Retainers are very important for adults who have lost teeth to wear. Wearing your retainer as per instructions is the best way to ensure that you will achieve the best result possible after orthodontic treatment. The primary function of a retainer is to keep teeth in their corrected positions, preventing them from relapsing back into their original positions. They also prevent shifting of other teeth or worsening of an existing malocclusion or crowding. Retainers are worn 16-20 hours a day, only removing it when eating, brushing, and flossing.
What is a retainer?
A retainer is a stabilizer that is removable or firmly anchored in the mouth – visually similar to a mouthguard commonly found in martial arts.
Orthodontic retainers are used for one of two purposes:
- Passive retainer: To retain the new position of your teeth after braces
- Active retainer: To correct small orthodontic issues that don’t require braces
Removable retainers come in a variety of shapes. However, you can also choose from fixed retainers, in which a wire is attached behind the teeth.
The retainer is worn on the inside of the tooth, where it is designed to hold the teeth in their new position.
The reason for the need is an effect called recession:
While braces have already corrected the teeth to the desired position, the body has the urge to slowly regress them to their original position after the braces are released.
- If this effect is not counteracted, then the teeth can fall back into the original position despite the painstaking treatment. The relapse rate after 10 years here is about 90%.
- The retainer keeps the teeth in the desired position until they maintain the position even without external influence.
So the retainer here has the task of maintaining the successful treatment with a previously inserted braces.
Retainer vs. braces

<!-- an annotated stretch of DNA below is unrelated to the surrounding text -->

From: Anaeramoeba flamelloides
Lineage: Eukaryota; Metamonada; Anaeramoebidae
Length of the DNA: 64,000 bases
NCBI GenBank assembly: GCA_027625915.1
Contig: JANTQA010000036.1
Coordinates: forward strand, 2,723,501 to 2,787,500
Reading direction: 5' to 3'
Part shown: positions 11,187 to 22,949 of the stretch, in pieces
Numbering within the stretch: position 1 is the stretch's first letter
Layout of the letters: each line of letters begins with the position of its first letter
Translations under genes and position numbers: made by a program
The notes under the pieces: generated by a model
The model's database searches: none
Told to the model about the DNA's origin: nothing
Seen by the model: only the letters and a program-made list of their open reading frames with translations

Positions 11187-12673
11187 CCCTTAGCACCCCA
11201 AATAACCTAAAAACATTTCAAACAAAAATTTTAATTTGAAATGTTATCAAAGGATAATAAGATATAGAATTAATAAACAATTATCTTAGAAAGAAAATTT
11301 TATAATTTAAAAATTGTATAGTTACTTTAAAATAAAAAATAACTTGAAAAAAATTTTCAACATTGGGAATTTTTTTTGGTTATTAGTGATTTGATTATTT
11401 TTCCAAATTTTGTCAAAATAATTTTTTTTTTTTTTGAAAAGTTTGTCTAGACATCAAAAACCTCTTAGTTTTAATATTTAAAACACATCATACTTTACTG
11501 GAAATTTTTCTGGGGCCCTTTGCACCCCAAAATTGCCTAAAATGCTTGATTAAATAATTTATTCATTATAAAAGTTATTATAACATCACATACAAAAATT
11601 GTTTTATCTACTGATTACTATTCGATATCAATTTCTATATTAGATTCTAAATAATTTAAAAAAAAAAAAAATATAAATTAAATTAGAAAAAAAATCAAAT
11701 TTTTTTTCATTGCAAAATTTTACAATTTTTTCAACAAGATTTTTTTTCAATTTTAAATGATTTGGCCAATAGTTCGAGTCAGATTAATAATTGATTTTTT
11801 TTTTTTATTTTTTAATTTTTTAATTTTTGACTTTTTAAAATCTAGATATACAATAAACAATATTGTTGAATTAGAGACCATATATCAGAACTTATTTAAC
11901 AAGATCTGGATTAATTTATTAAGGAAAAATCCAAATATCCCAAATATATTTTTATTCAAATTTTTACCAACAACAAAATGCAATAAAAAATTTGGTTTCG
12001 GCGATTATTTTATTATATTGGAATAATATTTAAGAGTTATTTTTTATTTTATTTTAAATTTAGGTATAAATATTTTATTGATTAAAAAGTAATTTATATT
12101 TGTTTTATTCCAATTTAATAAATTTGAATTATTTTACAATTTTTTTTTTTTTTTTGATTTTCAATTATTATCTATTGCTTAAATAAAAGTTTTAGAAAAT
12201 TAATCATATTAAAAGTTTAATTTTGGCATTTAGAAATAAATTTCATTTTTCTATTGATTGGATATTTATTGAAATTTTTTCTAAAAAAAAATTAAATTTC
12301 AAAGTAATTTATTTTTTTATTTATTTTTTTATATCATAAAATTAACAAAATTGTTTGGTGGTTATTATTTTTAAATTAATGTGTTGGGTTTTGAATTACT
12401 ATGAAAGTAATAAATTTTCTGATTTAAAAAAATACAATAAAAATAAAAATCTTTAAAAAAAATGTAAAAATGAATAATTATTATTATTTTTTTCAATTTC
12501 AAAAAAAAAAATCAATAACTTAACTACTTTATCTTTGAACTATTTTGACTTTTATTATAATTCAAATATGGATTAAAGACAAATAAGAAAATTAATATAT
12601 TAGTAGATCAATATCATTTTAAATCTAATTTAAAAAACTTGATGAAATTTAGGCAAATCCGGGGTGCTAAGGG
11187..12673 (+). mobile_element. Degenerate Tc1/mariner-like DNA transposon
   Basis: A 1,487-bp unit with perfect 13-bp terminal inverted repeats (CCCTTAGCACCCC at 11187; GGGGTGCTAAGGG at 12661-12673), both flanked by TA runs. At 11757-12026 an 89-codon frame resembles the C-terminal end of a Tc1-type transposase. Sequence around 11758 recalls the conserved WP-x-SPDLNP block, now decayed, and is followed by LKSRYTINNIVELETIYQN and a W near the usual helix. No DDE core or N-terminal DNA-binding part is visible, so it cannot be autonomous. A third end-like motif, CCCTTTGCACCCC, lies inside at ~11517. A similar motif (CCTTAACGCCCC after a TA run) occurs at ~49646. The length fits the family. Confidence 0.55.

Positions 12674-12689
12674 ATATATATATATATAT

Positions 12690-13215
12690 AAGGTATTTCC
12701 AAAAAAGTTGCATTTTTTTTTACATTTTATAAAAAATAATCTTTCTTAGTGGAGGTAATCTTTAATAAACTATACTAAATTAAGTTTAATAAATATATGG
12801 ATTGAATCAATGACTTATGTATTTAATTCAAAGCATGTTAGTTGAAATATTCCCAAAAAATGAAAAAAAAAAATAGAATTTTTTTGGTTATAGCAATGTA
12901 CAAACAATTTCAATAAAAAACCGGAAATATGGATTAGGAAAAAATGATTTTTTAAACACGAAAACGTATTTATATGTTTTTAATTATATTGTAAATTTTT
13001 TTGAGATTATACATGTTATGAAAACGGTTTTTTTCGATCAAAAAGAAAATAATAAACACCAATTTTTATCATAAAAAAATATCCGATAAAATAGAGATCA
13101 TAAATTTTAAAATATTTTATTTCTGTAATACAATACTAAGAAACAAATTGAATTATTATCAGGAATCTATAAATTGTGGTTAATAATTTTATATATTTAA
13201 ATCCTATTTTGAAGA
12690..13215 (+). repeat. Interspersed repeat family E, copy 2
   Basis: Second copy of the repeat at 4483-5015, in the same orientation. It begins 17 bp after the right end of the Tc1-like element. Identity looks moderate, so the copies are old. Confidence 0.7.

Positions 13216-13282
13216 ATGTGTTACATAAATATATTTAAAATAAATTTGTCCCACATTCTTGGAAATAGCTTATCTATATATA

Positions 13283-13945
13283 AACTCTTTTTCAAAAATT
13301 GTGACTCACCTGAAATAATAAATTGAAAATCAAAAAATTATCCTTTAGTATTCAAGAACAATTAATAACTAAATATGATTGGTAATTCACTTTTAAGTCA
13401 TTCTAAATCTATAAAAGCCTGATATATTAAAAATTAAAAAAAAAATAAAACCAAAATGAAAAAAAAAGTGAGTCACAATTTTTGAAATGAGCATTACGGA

Despite this, retainer does not mean braces.
First of all, the retainer is worn on the inside and only the wires necessary for fixation are attached to the corresponding teeth.
Retainers are not a replacement for braces, but are placed after treatment with braces has been completed.
Retainers exist in two designs, as briefly mentioned earlier:
- A removable retainer is worn like a removable brace and can be removed by you at any time. This facilitates, for example, oral hygiene (brushing, flossing).
- A fixed retainer is bonded directly to the teeth like the previously inserted braces and remains in the mouth for the entire duration of treatment.
But the fixed retainer is not as noticeable as braces, because it is attached to the inside of the teeth.
If you choose a removable retainer, that requires discipline to put it in regularly. With fixed retainers, you don’t have to worry about that.
While the removable retainer is sufficient for most minor to moderate procedures, people often turn to a fixed retainer for severe orthodontic procedures.
Info: “Retainer” is often mistakenly misunderstood as the English word for braces. However, a retainer is a completely separate device, even though its function is very similar to that of braces. A retainer is more likely to be understood as a “brace behind the teeth.”
Cost of a retainer
Depending on the material and effort required for your personal situation, the cost of a retainer can be up to 500 euros. The price minimum is often 200 euros.
Health insurance companies cover the cost of a retainer only in certain cases:
Health insurance companies do not usually cover the costs
Even though health insurance companies agree to provide subsidies for braces, the situation is different for retainers.
Only under certain conditions do health insurance companies approve coverage. This is despite the fact that a retainer is recommended in most cases and even has a higher chance of success than removable braces.
In order for the health insurance company to approve your application for reimbursement, you must first meet two requirements:
- You submit the claim for reimbursement before you order the retainer.
- The recipient of the retainer is proven to suffer from a mandibular crowding of at least grade 3 (KIG E3).
Only then are health insurance companies willing to cover the cost of the acquisition.
Procedure of a retainer treatment